Threat actors who serve as middlemen by breaching systems and then selling access to others, such as ransomware groups, are said to be assuming a growing role within the cybercriminal ecosystem.
The method of operation by these "initial access brokers" is flourishing during the pandemic as employees increasingly log into systems remotely, according to digital risk protection company Digital Shadows.
The company said it has been studying this class of criminal since 2016, but in the last year it has detected a notable increase in their activity and listings. Many criminal marketplaces have reorganized to bring such advertisements into dedicated sections and currently number some 500 in a snapshot that Digital Shadows has taken of the most popular forums. Many sellers have good feedback from other criminals, indicating their claims are genuine, the company said.
The average selling price for access is $7,100 with the price based on the organization's revenue, type of access sold, number of employees, and number of devices accessible. RDP (remote desktop protocol) access enables an attacker to take over a victim's computer and is the most common type listed, at 17% of the total. It also commands the highest average price of $9,800. RDP is a particular concern in the battle against ransomware, with an FBI spokesperson having stated that, "RDP is still 70-80% of the initial foothold that ransomware actors use." It is also believed to have been a factor in a recent breach at a Florida water treatment facility where attackers sought to remotely control the chemical levels in the supply, according to Dark Shadows.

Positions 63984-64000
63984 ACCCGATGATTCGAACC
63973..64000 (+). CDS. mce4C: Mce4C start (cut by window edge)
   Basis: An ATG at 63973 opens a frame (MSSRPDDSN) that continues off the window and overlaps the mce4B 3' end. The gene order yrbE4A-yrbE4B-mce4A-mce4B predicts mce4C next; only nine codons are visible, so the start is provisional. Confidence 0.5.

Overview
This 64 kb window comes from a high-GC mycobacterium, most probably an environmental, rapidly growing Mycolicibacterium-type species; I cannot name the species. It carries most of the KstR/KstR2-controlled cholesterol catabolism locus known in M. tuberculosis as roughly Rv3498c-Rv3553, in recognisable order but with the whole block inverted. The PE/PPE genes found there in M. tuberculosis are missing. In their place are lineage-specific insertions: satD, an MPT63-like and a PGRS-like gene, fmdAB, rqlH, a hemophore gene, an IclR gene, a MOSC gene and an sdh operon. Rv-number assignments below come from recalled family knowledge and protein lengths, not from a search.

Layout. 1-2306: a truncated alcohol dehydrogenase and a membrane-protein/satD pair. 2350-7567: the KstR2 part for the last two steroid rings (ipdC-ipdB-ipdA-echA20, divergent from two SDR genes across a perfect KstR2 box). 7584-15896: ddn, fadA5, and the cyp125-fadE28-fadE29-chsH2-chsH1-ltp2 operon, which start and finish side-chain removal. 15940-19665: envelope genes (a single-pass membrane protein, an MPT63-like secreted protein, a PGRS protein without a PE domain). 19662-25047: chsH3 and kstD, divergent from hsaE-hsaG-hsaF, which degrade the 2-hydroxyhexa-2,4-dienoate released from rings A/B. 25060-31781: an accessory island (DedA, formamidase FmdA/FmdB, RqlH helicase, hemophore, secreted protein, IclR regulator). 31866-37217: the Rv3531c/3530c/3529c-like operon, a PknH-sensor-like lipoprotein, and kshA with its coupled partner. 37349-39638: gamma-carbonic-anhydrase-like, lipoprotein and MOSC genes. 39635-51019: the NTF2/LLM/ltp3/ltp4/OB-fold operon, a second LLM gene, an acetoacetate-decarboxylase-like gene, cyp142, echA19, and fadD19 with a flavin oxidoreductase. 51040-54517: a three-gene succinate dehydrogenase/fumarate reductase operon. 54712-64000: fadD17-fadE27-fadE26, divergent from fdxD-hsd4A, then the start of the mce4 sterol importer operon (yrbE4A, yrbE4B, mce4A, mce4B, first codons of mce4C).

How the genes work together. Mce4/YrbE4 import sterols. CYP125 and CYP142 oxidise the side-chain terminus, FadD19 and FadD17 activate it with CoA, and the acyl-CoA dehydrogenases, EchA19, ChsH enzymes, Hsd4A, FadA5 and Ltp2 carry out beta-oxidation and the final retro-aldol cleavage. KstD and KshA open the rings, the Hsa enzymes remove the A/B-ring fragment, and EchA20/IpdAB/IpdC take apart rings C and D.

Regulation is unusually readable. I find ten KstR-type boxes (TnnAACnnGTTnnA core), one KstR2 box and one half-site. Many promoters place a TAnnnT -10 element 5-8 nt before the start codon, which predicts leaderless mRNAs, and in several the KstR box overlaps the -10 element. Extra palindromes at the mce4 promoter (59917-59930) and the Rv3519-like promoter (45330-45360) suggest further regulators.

Domain administrator access, which accounts for 16% of the listings, has an average price of $8,187. Listings for VPN access have flourished on the back of increased remote working trends, with access to an organization's network being offered for an average price of $2,871. This constitutes 15% of the total, with Citrix access (7%), control panel (6%), content management systems (5%), and shell access (5%) also advertised, the company said.
Rick Holland, CISO at Digital Shadows, said "The dramatic increase in remote working coupled with ransomware's commercial success has been a perfect storm of opportunity for initial access brokers. These actors are cashing in because of the flourishing demand and their specialization. They concentrate on one aspect of the cybercriminal ecosystem, gaining access to your network, and they do it very well. They then pass the baton on to other criminals and move on to their next target. Due to their ability to successfully compromise organizations of all sizes, initial access brokers' prominence has increased within the cybercriminal underground."